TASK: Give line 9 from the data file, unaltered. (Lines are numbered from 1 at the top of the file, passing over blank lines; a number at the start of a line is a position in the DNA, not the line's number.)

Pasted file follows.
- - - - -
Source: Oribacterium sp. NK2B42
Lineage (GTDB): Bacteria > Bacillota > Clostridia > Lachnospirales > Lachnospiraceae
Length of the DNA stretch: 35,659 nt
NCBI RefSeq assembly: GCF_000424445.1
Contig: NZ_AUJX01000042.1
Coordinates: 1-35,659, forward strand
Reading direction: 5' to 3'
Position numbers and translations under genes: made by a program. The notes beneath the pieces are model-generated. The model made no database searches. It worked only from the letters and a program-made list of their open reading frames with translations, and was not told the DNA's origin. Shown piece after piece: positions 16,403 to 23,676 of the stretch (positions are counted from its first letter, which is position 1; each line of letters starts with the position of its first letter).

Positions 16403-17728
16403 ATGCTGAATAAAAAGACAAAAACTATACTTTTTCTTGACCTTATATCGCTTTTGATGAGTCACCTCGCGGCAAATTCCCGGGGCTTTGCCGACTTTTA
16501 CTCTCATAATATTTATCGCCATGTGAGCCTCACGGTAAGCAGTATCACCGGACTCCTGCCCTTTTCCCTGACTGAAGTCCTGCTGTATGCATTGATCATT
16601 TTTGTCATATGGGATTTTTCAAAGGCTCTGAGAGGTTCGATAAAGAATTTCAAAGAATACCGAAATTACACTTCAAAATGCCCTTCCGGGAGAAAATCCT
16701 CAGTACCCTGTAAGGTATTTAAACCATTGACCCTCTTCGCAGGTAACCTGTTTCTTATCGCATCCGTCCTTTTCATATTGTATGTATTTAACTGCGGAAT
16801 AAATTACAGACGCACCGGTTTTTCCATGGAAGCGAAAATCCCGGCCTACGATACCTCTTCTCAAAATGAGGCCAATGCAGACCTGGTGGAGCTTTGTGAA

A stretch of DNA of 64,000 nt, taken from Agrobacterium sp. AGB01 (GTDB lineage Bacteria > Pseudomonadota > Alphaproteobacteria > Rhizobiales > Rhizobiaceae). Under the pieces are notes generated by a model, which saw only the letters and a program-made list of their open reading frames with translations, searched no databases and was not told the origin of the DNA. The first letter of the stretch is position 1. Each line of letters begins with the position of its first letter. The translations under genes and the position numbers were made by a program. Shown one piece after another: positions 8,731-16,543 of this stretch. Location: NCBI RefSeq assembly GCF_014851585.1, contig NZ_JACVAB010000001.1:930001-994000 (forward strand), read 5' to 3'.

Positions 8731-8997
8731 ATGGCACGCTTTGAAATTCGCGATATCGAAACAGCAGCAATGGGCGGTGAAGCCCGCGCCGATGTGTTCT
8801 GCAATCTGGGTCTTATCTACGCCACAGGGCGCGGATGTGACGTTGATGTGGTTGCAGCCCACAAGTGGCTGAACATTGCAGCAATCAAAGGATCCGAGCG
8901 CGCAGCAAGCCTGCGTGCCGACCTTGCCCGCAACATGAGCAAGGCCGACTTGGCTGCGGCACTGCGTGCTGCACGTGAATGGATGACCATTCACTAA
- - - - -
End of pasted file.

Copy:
Positions 16403-17728